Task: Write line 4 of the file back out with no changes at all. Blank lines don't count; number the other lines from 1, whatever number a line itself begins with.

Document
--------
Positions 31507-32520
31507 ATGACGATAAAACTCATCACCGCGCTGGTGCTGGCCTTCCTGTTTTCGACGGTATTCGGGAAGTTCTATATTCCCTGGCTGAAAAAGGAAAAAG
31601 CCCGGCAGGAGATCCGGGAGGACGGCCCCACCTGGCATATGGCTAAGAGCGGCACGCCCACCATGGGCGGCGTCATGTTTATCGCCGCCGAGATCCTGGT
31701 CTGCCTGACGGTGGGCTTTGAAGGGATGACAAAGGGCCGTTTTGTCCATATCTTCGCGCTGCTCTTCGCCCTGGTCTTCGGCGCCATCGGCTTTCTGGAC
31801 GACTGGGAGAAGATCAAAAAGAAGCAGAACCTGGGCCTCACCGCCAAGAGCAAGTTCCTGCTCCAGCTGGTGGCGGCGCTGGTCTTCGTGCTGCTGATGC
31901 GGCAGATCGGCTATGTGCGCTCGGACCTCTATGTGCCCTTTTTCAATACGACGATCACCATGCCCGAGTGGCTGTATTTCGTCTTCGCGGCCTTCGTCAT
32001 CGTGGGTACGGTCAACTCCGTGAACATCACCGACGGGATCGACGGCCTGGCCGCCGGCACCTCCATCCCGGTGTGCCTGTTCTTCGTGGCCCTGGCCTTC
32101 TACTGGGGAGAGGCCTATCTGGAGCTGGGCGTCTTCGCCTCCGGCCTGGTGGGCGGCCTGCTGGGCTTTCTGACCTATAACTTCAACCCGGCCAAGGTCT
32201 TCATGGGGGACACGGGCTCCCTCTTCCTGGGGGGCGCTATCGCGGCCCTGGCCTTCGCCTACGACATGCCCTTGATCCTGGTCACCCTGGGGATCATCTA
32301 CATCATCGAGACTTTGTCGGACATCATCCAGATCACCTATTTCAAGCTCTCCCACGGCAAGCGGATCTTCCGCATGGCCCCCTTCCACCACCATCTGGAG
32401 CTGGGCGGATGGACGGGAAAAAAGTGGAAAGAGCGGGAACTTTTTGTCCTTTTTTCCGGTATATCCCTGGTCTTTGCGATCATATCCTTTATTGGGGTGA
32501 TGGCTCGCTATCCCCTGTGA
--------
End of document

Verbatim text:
31701 CTGCCTGACGGTGGGCTTTGAAGGGATGACAAAGGGCCGTTTTGTCCATATCTTCGCGCTGCTCTTCGCCCTGGTCTTCGGCGCCATCGGCTTTCTGGAC